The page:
Wiki-time

In previous posts, I talked about working on the new MANOS team wiki site.  I thought I’d devote a little more time to singing the praises of the wiki in this installment, since it has turned out to be such a useful and user-friendly system.

Unfortunately, the wiki I’ve been working on includes all of the past documents, data, papers, presentations, etc. that are part of the MANOS project, all of which contain private research information, so our wiki is not open to the public.  The wiki is part of the College of William and Mary Wikis system at www.wmwikis.net.  The site not only provides a free webspace, it also has tutorials, tips, and tech support for the non-computery types (like myself), so creating a page, adding information, and sharing it with others is all very straightforward.

My favorite part is how easy it is to connect things on the wiki.  For example, on the MANOS wiki, we have water research from several years, and information about other organizations who have been involved with water projects in the region in the past.  Links to this information can be found on one page about water, and on other pages from the year the information was collected, or by searching specific terms, so you don’t have to bounce all around searching for specific documents, which is especially hard if you don’t know exactly what has been done in the past or what you should be looking for.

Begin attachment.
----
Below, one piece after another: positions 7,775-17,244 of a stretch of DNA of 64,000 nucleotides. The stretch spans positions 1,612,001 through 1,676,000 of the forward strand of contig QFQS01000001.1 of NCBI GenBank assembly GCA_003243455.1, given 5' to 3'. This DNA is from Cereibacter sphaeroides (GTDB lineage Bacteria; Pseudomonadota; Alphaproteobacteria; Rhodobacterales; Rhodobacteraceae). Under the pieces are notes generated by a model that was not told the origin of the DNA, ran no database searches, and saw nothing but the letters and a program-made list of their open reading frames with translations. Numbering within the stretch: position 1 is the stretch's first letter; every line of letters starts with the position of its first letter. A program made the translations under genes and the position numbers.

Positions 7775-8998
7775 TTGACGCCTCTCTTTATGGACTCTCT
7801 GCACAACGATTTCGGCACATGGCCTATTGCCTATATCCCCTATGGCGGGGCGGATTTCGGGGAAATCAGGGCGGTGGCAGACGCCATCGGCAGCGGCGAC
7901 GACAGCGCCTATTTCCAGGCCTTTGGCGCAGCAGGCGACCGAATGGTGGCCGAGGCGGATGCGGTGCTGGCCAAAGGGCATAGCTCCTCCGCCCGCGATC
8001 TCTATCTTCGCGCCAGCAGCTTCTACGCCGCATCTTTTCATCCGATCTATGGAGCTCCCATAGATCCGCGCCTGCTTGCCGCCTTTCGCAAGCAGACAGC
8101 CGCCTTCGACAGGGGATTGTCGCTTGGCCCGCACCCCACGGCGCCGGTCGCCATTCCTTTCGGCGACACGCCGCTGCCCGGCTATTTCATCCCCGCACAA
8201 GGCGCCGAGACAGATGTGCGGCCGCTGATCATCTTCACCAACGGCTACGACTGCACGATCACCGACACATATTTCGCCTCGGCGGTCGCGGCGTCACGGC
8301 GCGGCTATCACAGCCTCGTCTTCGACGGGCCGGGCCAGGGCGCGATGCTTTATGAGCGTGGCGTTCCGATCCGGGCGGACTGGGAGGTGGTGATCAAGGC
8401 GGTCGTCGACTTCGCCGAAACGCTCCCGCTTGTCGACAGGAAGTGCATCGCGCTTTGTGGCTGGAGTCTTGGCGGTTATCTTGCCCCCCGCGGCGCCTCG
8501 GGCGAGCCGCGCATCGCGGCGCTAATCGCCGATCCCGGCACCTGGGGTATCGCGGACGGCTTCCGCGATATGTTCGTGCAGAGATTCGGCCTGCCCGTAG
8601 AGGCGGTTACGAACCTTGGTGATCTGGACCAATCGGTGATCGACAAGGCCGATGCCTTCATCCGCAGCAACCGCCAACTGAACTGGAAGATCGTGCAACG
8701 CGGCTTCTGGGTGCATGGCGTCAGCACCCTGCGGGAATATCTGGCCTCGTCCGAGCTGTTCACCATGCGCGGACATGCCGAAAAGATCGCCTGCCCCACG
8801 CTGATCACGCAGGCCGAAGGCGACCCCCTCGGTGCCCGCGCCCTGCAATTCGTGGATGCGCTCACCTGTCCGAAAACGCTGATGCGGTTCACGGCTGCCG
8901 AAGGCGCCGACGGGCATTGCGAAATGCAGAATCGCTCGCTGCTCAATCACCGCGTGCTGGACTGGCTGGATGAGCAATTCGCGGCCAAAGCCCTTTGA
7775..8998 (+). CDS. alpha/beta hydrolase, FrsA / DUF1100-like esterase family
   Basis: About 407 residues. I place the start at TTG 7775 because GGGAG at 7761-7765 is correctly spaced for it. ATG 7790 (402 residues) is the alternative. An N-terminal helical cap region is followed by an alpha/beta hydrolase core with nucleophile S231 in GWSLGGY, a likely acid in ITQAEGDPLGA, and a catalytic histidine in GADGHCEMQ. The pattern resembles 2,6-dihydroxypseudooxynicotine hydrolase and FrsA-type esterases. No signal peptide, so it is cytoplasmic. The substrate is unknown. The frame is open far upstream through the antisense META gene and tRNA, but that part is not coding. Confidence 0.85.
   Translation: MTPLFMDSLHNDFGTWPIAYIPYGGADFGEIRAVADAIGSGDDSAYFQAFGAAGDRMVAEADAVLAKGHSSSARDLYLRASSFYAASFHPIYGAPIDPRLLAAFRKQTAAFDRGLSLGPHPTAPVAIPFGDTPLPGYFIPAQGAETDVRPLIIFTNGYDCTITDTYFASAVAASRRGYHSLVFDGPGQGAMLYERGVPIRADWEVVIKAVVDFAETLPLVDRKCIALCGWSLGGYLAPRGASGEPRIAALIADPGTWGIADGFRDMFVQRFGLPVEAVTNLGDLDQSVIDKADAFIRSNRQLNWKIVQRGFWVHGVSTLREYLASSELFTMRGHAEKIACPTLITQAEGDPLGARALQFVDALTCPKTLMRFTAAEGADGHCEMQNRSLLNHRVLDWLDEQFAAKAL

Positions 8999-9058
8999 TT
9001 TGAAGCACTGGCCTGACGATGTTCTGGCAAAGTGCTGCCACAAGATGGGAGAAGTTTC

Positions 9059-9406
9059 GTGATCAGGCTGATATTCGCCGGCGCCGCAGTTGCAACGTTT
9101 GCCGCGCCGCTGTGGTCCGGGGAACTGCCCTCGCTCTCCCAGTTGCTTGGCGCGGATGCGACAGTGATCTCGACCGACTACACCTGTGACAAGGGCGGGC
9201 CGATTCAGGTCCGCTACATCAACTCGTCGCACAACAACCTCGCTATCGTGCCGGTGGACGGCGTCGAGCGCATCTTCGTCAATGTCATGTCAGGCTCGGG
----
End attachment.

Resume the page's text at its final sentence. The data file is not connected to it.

For MANOS, this connectivity becomes critical given the age of the project, since students from the first years of the project have graduated, so those coming in need to know what has been done in the past, and perhaps more importantly, what reasoning motivated any decisions.  Having the wiki site where a research narrative can connect to any and all data should help new members catch up and stay involved, to avoid repeating any past mistakes or unintentionally undermining any past decisions.

And of course, another perk is how easy the wiki lets you add in media.  Finding the perfect Cuje mountain picture for the homepage and making the most eye-catching tag cloud design for the research page fueled my quality procrastination time.  But seriously, being able to collect and provide access to a host of videos and pictures furthers the goal of bringing new members into the loop as easily as possible.  Of course, the true test of the wikis usefulness comes this Fall semester, when most of the team will actually try it out, but I have high hopes for it’s passing with flying colors.